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Kudos to the Bank of Japan. Its heroic campaign to water down the yen has borne fruit. The Japanese may not have noticed it because it is not indicated in bold red kanji on their bank and brokerage statements, and so they might not give their Bank of Japandemonium full credit for it, but about 20% of their magnificent wealth has gone up in smoke in 2013. And in 2014, more of it will go up in smoke – according to the plan of Abenomics.
What folks do notice is that goods and services keep getting more expensive. Inflation has become reality. The scourge that has so successfully hallowed out the American middle class has arrived in Japan. The consumer price index rose 1.6% in December from a year earlier. While prices of services edged up 0.6%, prices of goods jumped 2.6%.
It’s hitting households. In December, their average income was up 0.3% in nominal terms from a year earlier. But adjusted for inflation – this is where the full benefits of Abenomics kick in – average income dropped 1.7%. Real disposable income dropped 2.1%.
Abenomics is tightening their belts. But hey, they voted for this illustrious program. So they’re not revolting just yet. But they’re thinking twice before they extract with infinite care their pristine and beloved 10,000-yen notes from their wallets. And inflation-adjusted consumption expenditures – excluding housing, purchase of vehicles, money gifts, and remittances – dropped 2.3%.
But purchases of durable goods have been soaring. Everyone is front-loading big ticket items ahead of April 1, when the very broad-based consumption tax will be hiked from 5% to 8%. Pulling major expenditures forward a few months or even a year or so is the equivalent of obtaining a guaranteed 3% tax-free return on investment. That’s huge in a country where interest rates on CDs are so close to zero that you can’t tell the difference and where even crappy 10-year Japanese Government Bonds yield 0.62%. It’s a powerful motivation.
And it has turned into a frenzy. In December, households purchased 32.2% more in durable goods than the same month a year earlier, in November 25.2%, in October 40.4%. These front-loaded purchases have been goosing the economy in late 2013. But shortly before April 1, they will grind to a halt. The Japanese have been through this before.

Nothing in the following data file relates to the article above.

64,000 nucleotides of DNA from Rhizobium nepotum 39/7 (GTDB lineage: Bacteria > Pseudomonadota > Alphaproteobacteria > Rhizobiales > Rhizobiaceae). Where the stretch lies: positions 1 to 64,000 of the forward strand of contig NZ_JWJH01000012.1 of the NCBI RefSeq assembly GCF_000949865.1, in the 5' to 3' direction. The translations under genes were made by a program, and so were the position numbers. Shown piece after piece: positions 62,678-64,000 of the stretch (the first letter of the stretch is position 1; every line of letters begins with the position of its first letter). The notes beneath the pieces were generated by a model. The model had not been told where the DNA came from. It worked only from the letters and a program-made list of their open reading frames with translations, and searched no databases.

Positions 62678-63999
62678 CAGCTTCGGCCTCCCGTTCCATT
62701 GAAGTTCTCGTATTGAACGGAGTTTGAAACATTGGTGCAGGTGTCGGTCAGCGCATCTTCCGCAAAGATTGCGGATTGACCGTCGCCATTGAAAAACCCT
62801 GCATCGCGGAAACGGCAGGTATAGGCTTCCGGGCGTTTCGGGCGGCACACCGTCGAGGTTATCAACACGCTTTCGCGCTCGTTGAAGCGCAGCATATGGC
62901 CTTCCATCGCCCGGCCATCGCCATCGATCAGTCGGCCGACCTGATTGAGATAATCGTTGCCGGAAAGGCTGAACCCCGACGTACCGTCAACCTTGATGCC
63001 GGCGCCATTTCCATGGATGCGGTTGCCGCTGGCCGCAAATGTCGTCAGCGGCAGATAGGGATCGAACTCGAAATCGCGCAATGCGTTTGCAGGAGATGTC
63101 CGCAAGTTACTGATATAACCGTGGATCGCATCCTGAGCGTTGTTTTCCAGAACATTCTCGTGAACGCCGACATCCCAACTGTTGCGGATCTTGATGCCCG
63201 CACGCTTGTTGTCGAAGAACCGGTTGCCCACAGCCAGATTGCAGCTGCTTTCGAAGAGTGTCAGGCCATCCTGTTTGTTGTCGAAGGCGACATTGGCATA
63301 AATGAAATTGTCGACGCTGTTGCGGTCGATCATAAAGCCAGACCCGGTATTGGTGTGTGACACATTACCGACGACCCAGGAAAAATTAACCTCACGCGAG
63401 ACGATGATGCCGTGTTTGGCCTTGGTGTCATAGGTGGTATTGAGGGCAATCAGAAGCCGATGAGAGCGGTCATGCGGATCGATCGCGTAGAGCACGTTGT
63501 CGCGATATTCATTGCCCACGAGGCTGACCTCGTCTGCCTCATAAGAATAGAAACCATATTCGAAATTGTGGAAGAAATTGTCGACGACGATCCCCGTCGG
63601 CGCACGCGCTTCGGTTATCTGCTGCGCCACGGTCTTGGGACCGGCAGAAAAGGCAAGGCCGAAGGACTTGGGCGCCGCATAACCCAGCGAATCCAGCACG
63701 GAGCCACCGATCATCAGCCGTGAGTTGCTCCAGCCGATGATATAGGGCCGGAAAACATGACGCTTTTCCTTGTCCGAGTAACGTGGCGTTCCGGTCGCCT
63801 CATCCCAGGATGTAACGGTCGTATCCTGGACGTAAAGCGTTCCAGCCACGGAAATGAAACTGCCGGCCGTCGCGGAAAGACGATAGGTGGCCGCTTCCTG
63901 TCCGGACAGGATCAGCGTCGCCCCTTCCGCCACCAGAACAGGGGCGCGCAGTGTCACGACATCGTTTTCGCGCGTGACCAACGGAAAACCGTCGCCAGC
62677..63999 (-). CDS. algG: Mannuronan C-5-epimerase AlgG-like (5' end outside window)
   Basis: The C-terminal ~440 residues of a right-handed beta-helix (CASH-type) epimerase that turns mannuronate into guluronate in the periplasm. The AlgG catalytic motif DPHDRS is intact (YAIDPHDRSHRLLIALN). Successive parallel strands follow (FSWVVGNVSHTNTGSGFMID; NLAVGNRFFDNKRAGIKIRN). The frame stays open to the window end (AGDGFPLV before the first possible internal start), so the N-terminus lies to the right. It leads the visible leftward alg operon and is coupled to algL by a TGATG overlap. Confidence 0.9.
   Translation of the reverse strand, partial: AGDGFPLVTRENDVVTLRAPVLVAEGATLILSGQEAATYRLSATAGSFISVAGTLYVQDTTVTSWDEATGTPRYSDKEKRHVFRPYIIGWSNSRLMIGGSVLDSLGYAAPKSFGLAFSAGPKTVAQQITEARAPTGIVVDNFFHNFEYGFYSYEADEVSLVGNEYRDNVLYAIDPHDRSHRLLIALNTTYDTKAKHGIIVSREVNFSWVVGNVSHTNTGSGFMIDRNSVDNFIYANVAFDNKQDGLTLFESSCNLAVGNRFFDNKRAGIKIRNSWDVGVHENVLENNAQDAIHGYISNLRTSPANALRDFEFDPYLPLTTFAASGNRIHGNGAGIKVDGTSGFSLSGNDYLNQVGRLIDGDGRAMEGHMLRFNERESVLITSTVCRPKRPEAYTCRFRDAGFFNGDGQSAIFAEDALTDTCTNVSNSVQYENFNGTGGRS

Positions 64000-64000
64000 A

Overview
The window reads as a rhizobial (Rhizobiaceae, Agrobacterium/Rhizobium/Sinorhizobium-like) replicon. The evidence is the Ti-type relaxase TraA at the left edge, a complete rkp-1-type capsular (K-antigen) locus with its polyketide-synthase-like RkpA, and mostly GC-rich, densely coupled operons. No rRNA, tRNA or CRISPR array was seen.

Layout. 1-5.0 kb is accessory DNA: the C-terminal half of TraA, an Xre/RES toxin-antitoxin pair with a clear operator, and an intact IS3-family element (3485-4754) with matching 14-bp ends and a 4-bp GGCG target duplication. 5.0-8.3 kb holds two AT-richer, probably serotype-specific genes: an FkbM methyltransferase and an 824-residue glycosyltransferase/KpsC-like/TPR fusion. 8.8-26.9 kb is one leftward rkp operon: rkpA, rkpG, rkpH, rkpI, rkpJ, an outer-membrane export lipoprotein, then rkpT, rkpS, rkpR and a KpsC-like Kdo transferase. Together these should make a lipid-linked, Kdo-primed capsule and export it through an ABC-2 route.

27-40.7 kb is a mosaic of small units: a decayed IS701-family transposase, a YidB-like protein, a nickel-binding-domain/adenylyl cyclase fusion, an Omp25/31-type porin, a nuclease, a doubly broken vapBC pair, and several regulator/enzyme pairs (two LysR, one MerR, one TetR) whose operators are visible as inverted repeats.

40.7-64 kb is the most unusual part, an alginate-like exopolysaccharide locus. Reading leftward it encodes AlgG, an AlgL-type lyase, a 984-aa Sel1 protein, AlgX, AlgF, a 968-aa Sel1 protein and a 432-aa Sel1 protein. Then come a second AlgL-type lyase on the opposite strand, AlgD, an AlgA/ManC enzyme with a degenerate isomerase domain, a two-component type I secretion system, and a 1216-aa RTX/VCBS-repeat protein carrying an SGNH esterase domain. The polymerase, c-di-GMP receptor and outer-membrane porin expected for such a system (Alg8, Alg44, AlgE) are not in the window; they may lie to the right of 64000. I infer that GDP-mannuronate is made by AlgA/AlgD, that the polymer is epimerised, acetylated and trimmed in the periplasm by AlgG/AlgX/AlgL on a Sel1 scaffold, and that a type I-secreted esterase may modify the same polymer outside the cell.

In 1996, after the consumption tax hike from 3% to 5% was passed and scheduled to take effect on April 1, 1997, consumers and businesses went on a buying binge of big-ticket items to dodge the extra 2% in taxes. The economy boomed. But it ended in an enormous hangover. In the spring 1997, as the tax hike took effect, business and consumer spending ground to a halt, and the economy skittered into a nasty recession that lasted a year and a half!
First indications of a repeat performance are already visible. The Japan Automobile Manufacturers Association (JAMA) forecast last week that sales of automobiles, after an already lousy 2013, would plunge 9.8% this year to 4.85 million units, the lowest since 2011 when the earthquake and tsunami laid waste to car purchases.
In response, automakers will curtail production for domestic sales. Other makers of durable goods – those that still manufacture in Japan – will prepare for the hangover in a similar manner. Housing and construction will get hit. Retailers will get hit too. During the last consumption tax hike, many large retailers tried to keep their chin above water by not passing the 2% tax hike on to their customers but shove it backwards up the pipeline to their suppliers. This time, having learned its lesson, the government is insisting on inflation, and it passed legislation last year that would force retailers to stick their customers with an across-the-board 3% price increase.
In 2014, the hangover will be even worse than in 1997. Businesses and consumers are dodging a hike of three percentage points, not two percentage points. Hence, the motivation to front-load is even stronger, the payoff greater, and the subsequent falloff steeper. This, on top of the already toxic concoction of stagnant wages and rising prices. Oh, and the plight of the retirees, whose savings and income streams are gradually getting eaten up by inflation. The glories of Abenomics.
But there are beneficiaries. Japan Inc. benefits from lower cost of labor. The government, without having to reform its drunken ways, might somehow be able to keep its out-of-control deficits and its mountain of debt from blowing up in the immediate future. Throughout, the Bank of Japan, which is buying up enough government bonds to monetize the entire deficit plus part of the mountain of existing debt, will remain in control of the government bond market, what little is left of it – even if it has to buy the last bond that isn’t totally nailed down. But for the real economy the party is now ending, and by spring, a pounding hangover will set in.
According to Japan’s state religion of Abenomics, devaluing the yen would boost exports and cut imports. The resulting trade surplus would jumpstart the economy and induce Japan Inc. to invest at home. It would save Japan. But the opposite is happening. Read…. Why Japan’s Trade Fiasco Worries Me So Much